[00:40:54] Jess: What I always say is that, talk to yourself, like you would your friends, but here's another one for us mama's is talk to yourself like you would your daughter mm-hmm right. I have so many and I've done it too is like, wow. She's so beautiful. She's so amazing. Talking about your daughter, right? Mm-hmm and I'm like, she's also just like arguing with myself on the daily, right? Because she's so much like me. So why is it? I can be so kind to her, but not always kind to myself. So it's learning to be kind to yourself as well. And to take that moment and, and show yourself the same respect you would, your daughter or your good friend or somebody that you really, really admire, right?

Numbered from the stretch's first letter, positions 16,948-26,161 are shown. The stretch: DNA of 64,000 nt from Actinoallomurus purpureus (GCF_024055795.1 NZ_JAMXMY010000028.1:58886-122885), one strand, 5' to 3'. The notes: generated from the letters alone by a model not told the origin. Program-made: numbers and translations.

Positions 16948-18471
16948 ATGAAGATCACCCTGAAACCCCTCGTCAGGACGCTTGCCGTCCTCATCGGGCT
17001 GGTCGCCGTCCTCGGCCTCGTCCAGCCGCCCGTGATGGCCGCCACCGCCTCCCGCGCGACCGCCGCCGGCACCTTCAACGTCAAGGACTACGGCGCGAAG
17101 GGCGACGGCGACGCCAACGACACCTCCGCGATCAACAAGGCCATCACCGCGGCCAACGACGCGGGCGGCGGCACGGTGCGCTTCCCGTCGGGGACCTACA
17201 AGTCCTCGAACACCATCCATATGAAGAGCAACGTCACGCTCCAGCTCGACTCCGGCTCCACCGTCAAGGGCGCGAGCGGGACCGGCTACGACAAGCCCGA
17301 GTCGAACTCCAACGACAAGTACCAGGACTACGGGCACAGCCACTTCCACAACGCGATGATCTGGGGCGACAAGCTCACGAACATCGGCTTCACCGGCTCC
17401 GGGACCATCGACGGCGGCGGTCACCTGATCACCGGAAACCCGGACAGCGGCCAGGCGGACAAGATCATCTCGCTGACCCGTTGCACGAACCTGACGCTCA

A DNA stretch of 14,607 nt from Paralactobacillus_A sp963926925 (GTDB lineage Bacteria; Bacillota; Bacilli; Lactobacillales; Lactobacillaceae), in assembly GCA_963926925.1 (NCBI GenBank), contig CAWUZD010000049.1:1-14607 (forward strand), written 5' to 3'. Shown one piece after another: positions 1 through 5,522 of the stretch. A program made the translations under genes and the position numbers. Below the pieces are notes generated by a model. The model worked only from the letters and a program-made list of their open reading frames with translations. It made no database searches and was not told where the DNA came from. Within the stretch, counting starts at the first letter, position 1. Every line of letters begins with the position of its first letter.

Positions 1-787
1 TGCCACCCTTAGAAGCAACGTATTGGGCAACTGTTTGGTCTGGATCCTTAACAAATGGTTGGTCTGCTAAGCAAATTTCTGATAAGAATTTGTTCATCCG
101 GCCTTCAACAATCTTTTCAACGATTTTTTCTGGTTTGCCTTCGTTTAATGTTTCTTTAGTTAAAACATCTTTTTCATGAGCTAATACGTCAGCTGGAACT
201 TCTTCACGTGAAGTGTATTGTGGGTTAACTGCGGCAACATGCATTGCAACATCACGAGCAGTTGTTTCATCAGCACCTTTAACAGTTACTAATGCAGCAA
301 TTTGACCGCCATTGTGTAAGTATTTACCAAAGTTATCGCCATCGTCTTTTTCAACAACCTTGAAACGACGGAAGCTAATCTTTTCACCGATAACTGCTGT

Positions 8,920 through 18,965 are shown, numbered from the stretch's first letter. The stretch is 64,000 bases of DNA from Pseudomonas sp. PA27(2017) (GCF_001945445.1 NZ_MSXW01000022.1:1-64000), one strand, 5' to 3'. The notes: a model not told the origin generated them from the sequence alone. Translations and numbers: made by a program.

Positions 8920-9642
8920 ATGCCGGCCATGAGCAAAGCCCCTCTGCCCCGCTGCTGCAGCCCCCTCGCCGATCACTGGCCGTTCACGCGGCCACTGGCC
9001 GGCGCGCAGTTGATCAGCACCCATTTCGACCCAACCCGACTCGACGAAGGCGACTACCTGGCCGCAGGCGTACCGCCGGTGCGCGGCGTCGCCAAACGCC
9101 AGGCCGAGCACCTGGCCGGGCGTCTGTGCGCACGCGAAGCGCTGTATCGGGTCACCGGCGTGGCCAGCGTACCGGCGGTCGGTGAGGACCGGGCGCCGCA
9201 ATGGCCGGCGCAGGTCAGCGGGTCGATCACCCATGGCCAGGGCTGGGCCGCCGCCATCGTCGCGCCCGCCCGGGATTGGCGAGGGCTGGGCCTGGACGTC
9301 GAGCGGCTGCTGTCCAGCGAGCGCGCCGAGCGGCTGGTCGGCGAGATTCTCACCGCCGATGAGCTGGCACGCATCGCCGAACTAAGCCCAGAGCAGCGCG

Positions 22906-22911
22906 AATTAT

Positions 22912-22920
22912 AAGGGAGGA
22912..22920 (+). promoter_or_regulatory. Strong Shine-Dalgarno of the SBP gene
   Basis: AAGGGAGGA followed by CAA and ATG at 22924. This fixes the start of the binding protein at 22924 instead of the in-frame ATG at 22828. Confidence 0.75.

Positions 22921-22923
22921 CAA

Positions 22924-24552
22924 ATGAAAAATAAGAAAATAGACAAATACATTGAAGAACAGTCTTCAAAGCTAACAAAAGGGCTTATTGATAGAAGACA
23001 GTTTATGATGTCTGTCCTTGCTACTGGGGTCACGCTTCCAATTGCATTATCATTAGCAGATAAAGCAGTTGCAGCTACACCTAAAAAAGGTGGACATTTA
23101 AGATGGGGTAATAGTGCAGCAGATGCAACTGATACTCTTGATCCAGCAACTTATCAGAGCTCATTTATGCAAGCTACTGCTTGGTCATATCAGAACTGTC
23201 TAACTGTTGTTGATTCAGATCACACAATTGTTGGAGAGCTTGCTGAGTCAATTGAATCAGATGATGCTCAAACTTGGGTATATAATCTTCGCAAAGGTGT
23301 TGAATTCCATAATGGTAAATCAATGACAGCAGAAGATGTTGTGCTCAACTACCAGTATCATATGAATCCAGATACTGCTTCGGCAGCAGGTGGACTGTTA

[00:41:32] Randi: Like, would you say those things to that friend? And you're like thinking, I say those things to myself. I wouldn't say them out loud to somebody else. That's harsh. That's critical. That's mean that's horrible. Like if you actually said that out loud.

[00:41:47] Jess: What a bitch.

[00:41:48] Randi: And you're like, why are you being that way to yourself?

[00:41:51] Jess: All the time? All the time, all the time, a couple weeks ago, uh, Randy and I were out shopping and there was this mirror and I took a picture and I was like, oh my God, look at this mirror. I look great in this mirror should have bought the damn mirror by way.

[00:42:02] Randi: Right. But it wasn't the mirror. It was you.

[00:42:05] Jess: Exactly, exactly.

But you were saying it's the mirror that's making me look good. Right. And I was like, no girl, you're the one that looks fire.